Wednesday, June 27, 2012

Battlelines: Online vs. classroom education


Thomas Jefferson, third president of the United States and one of the most broadly accomplished thinkers, writers and inventors of his time, believed his crowning achievement was the fathering of the University of Virginia. One wonders whether he would be quite so proud of his successors.

Last week, in an action accomplished without due process and without explanation, the school's board of visitors, UVA's quirky name for its governing directors, fired university President Teresa Sullivan. The board members have since refused to say any more.

So far, no one has even suggested that President Sullivan had failed UVA in any way; instead, she appears to be out of a job because she questioned whether cheap technology can actually cut the cost of a college education. And the business leaders on the board were not happy with her lack of enthusiasm. In business, a lack of enthusiasm can cost you your job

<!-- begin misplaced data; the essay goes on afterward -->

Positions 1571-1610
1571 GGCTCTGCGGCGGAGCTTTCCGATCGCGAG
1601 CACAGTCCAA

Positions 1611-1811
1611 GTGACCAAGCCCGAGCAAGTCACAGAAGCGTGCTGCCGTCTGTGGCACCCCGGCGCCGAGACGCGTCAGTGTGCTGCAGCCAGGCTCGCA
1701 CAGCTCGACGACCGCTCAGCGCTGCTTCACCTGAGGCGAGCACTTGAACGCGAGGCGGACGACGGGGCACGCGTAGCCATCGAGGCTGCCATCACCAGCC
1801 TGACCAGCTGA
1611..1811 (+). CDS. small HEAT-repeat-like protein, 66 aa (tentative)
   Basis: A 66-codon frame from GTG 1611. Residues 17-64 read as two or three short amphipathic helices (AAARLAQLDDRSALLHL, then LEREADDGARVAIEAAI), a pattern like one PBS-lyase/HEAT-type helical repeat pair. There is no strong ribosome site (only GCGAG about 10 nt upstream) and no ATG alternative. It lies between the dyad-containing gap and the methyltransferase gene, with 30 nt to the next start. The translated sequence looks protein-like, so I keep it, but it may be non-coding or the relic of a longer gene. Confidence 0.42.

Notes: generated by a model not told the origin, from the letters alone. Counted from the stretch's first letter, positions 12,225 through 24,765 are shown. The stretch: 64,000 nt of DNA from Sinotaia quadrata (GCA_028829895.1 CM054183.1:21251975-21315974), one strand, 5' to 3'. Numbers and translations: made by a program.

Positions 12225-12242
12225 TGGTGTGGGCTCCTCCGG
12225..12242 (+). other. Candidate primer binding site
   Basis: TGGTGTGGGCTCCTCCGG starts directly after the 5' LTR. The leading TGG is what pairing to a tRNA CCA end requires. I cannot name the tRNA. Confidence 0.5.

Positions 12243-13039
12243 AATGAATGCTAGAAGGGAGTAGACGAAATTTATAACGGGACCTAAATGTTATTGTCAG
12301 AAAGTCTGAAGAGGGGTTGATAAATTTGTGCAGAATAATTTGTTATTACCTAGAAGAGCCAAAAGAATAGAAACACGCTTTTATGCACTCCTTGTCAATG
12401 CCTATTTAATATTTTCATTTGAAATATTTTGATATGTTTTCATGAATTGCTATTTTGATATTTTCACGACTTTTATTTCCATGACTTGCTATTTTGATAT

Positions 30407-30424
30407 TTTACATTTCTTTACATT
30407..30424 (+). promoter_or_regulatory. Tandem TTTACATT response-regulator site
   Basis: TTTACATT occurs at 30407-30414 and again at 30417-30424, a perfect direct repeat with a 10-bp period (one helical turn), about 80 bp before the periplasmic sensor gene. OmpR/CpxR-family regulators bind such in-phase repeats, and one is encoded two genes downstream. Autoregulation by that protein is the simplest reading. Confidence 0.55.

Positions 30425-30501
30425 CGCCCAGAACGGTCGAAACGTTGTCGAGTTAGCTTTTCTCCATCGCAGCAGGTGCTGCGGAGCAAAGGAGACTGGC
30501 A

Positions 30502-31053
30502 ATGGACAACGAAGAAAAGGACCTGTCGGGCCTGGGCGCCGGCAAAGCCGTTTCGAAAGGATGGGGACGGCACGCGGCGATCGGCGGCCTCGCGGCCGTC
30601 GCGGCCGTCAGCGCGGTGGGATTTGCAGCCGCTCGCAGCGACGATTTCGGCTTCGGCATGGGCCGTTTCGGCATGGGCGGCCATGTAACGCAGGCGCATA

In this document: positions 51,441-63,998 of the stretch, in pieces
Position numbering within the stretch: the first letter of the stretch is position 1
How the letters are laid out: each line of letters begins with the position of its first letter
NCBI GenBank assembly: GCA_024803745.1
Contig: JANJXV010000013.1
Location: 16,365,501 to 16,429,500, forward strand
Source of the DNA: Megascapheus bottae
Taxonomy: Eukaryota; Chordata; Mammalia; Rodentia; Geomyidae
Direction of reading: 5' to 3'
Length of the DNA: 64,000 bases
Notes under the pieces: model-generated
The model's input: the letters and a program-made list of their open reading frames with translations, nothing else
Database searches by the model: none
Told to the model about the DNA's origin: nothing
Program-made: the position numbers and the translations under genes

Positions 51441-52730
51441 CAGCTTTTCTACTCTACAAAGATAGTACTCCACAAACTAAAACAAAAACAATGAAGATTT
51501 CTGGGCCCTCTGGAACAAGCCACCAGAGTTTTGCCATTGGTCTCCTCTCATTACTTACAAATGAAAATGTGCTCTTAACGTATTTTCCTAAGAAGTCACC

UVA, like other educational institutions across the country, receives fewer and fewer public dollars each year as state legislators look for places to slash budgets. Online education has been held up as the cost-effective solution that will allow these cuts without compromising the quality of the degrees conferred by universities.

Academic institutions are exactly the right places for contesting ideas like the benefits of online vs. classroom education to meet and to be researched and debated. They are the right place because they foster an environment of freedom rather than of fear and intimidation.

The board's action and its refusal to defend that action publicly fly directly in the face of the former and foster the latter. Thomas Jefferson would not be proud of that.




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